Looking forward to the second fiscal quarter. Based on the handset assumptions I previously outlined and the seasonal decline after the holidays, we estimate QTL revenues to be in the range of $1.3 billion to $1.5 billion. In QCT, following the launch of a flagship 5G handset, we now expect second quarter seasonality to be consistent with QTL and global handset shipments. As a reminder, non-GAAP combined R&D and SG&A expenses are typically higher in the second fiscal quarter as it includes the normal calendar year reset for certain employee-related costs. For the second half of fiscal 2021, we expect the quarterly profile for both our QTL and QCT businesses to be consistent with the seasonality of the global handset shipments.

Lastly, for each quarter in fiscal 2021, we are forecasting net interest expense of approximately $125 million, weighted average shares outstanding of 1.15 billion and a non-GAAP annual effective tax rate of 14%.

Before I finish my prepared remarks, I want to thank our employees for their contribution throughout this unprecedented year. In fiscal 2021, we are focused on delivering revenue growth and operating leverage in line with the financial targets we outlined at our 2019 Analyst Day. We remain focused on executing on our 5G roadmap and commercializing breakthrough technologies that will drive growth for many years.

Thank you. I’ll now turn the call back to Mauricio.

Mauricio Lopez-Hodoyan — Vice President, Investor Relations

Thank you, Akash. Operator, we are ready for questions.

Questions and Answers:

Operator

Thank you. [Operator Instructions] Our first question comes from Mike Walkley with Canaccord Genuity. Please proceed with your question.

Mike Walkley — Canaccord Genuity — Analyst

Great. Thanks for taking my questions. I hope everybody is well on the call. Just a question on the EBT margins, very strong implied guidance for the seasonally strong Q4, but you also highlighted some investment for growth in new areas. How should we think just about trends in terms of margins for QTL and QCT as you harvest 5G investments? And in QTL, perhaps your lower legal expenses and maybe see some higher margins there. Thank you.

Akash Palkhiwala — Executive Vice President and Chief Financial Officer

Hi, Mike. This is Akash. Really from a margin perspective, we’re extremely happy, first of all, to deliver the 20% margin in QCT in the September quarter. I mean, that’s — we have guided a midpoint of 18% and we’re happy to see us get to that target a quarter sooner than we had anticipated. As you saw, we are guiding strength going into the December quarter as well with the midpoint that’s at 26% in QCT. As we go forward, one of the things that you have to keep in mind is just the seasonality of the businesses.

Let me address QTL and then QCT again. For QTL, seasonally strong quarter in December, given kind of the handset launches that happened and then overall holiday impact. As you go beyond that, we’ve provided a guidance for the March quarter, so that will give you a second data point. And then really between those data points and our actuals for September, you’ll be able to forecast kind of the rest of the year. From a margin perspective, we had given guidance at Analyst Day and that contemplated how our financials would play out in QTL. So it’s very consistent with that. So we don’t really have an update relative to that guidance point.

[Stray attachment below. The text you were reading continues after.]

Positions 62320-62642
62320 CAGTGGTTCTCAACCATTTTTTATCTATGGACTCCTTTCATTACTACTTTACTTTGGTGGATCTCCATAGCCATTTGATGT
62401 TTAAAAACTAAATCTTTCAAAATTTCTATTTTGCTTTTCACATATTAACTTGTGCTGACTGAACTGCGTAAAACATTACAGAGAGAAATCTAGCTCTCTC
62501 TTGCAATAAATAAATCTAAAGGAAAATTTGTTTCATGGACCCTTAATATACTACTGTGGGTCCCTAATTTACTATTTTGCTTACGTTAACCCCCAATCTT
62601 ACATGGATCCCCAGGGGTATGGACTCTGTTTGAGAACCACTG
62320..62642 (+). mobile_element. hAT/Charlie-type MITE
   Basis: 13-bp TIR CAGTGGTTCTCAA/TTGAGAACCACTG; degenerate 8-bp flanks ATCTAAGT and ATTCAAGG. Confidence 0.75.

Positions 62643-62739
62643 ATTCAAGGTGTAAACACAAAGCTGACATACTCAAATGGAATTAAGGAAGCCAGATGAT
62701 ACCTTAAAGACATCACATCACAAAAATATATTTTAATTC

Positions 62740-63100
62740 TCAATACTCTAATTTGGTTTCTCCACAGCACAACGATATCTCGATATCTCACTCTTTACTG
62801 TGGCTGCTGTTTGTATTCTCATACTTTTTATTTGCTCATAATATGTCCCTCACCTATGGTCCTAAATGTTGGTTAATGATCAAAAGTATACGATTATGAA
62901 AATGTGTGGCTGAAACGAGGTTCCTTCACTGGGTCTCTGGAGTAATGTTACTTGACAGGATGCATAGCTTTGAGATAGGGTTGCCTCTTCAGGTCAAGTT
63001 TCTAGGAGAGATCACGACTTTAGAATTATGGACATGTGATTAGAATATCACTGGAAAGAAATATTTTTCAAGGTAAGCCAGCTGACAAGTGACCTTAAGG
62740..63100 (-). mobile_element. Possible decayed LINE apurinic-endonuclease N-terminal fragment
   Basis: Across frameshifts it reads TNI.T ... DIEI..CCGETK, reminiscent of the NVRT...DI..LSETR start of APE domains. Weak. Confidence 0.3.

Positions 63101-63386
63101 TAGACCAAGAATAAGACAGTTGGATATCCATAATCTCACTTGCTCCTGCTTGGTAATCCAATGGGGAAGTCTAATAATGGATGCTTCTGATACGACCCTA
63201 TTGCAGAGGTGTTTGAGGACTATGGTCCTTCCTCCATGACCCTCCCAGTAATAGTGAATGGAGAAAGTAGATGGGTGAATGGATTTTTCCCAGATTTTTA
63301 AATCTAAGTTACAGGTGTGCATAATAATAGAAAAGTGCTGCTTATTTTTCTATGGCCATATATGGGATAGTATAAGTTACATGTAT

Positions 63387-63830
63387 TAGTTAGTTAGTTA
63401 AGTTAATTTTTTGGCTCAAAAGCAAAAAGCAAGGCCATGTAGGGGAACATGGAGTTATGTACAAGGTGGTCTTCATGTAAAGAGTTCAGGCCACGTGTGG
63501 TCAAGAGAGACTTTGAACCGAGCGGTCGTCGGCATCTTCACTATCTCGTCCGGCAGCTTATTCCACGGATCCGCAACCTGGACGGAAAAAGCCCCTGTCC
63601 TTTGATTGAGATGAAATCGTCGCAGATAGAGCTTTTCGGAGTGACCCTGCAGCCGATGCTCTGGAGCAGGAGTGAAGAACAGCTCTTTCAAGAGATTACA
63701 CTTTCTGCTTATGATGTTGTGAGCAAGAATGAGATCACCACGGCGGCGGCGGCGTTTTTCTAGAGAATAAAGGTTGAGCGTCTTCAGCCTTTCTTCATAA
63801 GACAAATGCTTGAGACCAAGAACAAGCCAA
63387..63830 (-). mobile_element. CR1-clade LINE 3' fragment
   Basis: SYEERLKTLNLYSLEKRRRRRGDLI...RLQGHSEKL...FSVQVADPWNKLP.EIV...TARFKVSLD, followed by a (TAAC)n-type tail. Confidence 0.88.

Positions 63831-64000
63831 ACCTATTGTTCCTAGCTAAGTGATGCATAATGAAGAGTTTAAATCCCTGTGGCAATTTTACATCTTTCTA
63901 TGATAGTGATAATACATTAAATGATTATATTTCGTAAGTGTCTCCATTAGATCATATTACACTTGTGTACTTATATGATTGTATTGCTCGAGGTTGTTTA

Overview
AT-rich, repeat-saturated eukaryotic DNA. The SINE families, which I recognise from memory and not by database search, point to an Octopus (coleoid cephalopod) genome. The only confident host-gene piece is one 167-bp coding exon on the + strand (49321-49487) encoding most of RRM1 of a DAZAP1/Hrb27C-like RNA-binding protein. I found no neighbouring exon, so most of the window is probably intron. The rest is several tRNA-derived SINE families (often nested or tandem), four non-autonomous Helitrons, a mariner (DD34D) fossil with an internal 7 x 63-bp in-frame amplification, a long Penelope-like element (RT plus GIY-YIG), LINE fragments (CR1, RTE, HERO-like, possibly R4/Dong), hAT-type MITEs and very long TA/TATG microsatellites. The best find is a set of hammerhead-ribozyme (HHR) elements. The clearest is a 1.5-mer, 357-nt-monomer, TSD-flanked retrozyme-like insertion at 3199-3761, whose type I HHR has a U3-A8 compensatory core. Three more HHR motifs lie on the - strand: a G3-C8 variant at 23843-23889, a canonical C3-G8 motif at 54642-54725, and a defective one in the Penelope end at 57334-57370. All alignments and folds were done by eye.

For QCT, as you think about the December quarter guidance, again, a very strong quarter seasonally now with the launch of flagship 5G handset with our chip in it. It drives our — December quarter is very strong. The seasonality of the business changes though with this launch. And what happens is, when you look at — it’s different than the last couple of years. You almost have to go back three or four years, where typically we saw a decline of 15% in revenues between first quarter and second quarter in QCT just based on seasonality. And so, we’ll be reconciled more to that seasonality going forward. From a margin perspective, strong margin in QCT in first quarter and then really the margin will change based on the profile of the revenue as we move forward.

Mike Walkley — Canaccord Genuity — Analyst

Thank you.

Operator

Thank you. Our next question comes from Samik Chatterjee with JPMorgan. Please proceed with your question.

Samik Chatterjee — JPMorgan — Analyst

Hey, guys. Thanks for taking the question and congrats on the results — strong results here. Just wanted to start off, I have a couple of questions. Wanted to start off on the RF content, which you own smartphones, which you clearly outlined is doing better than you expected. Just based on the visibility you have into the pipeline in fiscal ’21, how should we think about either meeting or even exceeding the targets you outlined for RF on smartphone? I think it was about $3.5 billion of revenue that you outlined at the Analyst Day. If you can just share your thoughts on that. And I have a follow-up.

Akash Palkhiwala — Executive Vice President and Chief Financial Officer

Yeah. Hi, Samik; it’s Akash again. So, I think, from a guidance perspective for RF front-end, as you’ll recall, at the Analyst Day, we said we expect to be more than 20% share in an $18 billion market. And that target was really for fiscal ’22 and we’re very happy with the way our RF front-end business has played out. We’re seeing a lot of strength not just in the quarter we reported and the forward quarter, but just really in the long-term design win pipeline across the board. So we’re very optimistic that we’ll be able to get to our target sooner, but really beyond that, we are not updating kind of our longer-term guidance at this point.